HomeCommentaryPeople Power Revolution 1986: An eyewitness account

People Power Revolution 1986: An eyewitness account

The story did not end there. They are back again with stronger power reinforced by the Duterte oligarchs and other plunderers.

It is already for many years now, maybe decades, that I have read many comments on social media discrediting, denying, maligning the EDSA People Power. This vilification program is called historical revisionism — a project to discredit the decades of resistance to martial law, to delete the history of people who offered their lives during the dictatorship, to blame everything to the “dilawan (literally yellow, the color association with the anti-Marcos campaign),” to rebrand their family and claim power once more.

President Rodrigo Duterte’s rise to power was part of this program. He also used it to dehumanize the drug addicts and communists so it was easier to justify their deaths. He also used it to demonize the so-called “oligarchs” to our delight, not knowing he was to bring his own group of oligarchs in. The thousand and one trolls were hired to perpetuate lies, to pass distorted narratives, to hurl violent words, and to kill people. No wonder, people today are rooting for Marcos and Duterte. For decades since the Marcos’ come back, we have been bombarded with lies and lies. And some truly believe that the son will bring back the old rotten glory.

To counter it, all we have are our personal real stories. Narrating them as they really happened is on the ground is our act of refusal to let other people write our stories for us. As someone said: “When writing the story of your life, do not let others hold the pen.”

I want to say that EDSA People Power and our struggle for freedom was real. It was not fake. We were not manipulated by the so-called “oligarchs.” Ordinary people, simple people, workers of all kinds, mothers, fathers, children were all there. We all wanted change. “Yellow,” a much maligned color today, was a symbol of resistance against the cruel Marcos dictatorship. In the name of those who were tortured and killed, in the name of the families who suffered, we also risked our lives.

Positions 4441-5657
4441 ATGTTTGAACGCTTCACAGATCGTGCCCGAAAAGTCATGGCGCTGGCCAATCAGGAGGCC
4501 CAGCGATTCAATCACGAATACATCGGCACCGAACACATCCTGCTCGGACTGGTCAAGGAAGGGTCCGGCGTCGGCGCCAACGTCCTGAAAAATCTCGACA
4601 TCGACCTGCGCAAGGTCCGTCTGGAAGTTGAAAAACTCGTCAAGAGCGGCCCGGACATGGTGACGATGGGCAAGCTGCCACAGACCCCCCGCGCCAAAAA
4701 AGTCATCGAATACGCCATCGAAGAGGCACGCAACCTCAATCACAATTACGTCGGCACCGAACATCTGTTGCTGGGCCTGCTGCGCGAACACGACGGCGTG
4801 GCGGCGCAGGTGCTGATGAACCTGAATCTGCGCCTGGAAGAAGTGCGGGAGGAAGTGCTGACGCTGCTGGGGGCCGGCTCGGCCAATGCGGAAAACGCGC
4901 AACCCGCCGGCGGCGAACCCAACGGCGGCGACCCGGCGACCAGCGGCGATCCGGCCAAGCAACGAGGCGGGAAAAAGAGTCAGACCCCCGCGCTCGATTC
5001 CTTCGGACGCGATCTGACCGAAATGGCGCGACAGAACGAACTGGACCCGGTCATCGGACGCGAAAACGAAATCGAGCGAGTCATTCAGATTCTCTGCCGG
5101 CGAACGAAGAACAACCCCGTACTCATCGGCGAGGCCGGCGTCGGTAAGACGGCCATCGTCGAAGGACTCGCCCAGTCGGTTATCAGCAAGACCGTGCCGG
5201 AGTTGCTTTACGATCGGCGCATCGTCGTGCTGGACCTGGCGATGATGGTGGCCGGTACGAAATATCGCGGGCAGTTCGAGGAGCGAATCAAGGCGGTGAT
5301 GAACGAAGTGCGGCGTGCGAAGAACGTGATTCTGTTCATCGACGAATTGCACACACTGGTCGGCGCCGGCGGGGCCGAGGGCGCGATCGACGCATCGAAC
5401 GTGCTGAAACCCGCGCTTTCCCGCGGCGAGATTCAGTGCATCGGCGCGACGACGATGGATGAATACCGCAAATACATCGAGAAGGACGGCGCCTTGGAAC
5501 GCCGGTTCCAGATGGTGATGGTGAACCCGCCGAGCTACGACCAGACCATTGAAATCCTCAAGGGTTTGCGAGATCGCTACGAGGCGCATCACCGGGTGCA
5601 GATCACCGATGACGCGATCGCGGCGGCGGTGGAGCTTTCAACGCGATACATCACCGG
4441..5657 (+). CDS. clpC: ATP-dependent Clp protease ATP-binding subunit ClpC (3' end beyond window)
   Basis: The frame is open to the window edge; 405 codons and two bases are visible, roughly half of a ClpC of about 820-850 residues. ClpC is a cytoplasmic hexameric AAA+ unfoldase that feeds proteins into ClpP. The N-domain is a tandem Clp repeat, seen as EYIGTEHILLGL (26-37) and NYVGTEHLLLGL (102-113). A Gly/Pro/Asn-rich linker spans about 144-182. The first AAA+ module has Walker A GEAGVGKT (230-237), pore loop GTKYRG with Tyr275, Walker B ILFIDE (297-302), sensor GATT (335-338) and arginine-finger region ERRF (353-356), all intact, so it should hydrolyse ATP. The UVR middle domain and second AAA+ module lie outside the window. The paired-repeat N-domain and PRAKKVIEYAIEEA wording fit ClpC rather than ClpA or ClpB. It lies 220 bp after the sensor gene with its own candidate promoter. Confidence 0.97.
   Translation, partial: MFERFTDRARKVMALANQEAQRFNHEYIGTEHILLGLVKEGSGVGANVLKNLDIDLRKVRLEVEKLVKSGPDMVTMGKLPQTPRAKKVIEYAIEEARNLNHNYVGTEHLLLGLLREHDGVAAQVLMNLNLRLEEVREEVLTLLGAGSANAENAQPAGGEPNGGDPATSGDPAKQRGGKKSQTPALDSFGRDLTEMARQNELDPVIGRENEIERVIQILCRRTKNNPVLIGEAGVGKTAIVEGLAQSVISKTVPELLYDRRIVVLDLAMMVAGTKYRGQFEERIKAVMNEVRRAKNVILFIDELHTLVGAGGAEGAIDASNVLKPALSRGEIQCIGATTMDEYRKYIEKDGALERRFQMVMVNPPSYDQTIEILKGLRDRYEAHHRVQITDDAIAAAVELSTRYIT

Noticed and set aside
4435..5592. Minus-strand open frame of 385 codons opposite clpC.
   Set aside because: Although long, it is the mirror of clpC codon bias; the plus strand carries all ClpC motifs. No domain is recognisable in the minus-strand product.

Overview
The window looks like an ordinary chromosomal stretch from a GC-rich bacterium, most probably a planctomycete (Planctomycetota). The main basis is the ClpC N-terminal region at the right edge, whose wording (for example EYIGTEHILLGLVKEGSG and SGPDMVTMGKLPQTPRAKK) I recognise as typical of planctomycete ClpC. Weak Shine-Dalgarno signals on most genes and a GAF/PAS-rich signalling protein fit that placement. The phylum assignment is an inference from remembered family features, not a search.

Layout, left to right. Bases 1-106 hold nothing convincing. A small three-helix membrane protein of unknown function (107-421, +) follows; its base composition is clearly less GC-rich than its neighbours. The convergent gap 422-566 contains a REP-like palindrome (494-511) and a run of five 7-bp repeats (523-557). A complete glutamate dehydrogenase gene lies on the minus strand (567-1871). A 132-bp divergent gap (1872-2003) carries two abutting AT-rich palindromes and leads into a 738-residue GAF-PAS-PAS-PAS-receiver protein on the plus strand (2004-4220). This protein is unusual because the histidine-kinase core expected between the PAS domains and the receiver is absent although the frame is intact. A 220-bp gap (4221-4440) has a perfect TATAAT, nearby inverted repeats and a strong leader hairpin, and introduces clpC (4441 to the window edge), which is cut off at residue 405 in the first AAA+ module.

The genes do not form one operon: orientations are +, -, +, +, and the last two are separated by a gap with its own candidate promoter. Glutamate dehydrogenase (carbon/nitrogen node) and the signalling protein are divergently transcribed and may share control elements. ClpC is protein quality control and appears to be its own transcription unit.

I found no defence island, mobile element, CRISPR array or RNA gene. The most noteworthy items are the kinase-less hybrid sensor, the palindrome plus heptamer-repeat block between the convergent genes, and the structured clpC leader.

For those who were not there, let me share our story. I was a second year Theology student then, preparing for the priesthood. We were NAMFREL, or National Movement for Free Elections, volunteers during the snap elections. We underwent training on how to watch precincts, barricade ballot boxes with “kapit-bisig” and protect them with our lives. Looks like OA, as if one ballot box can save the world. But we felt it was so. For one vote spells the future of this country.

St. Vincent Seminary Chapel also held a novena of Masses for a peaceful and honest election. It was well attended each night. We held hands, sang “One Little Candle” in the Masses and “Ang Bayan Ko” on the streets. We felt it so deeply that tears roll down our cheeks as we sang them. Our young minds were fed up with Marcos Sr. Our cry was: “Sobra na. Tama na. Palitan na.”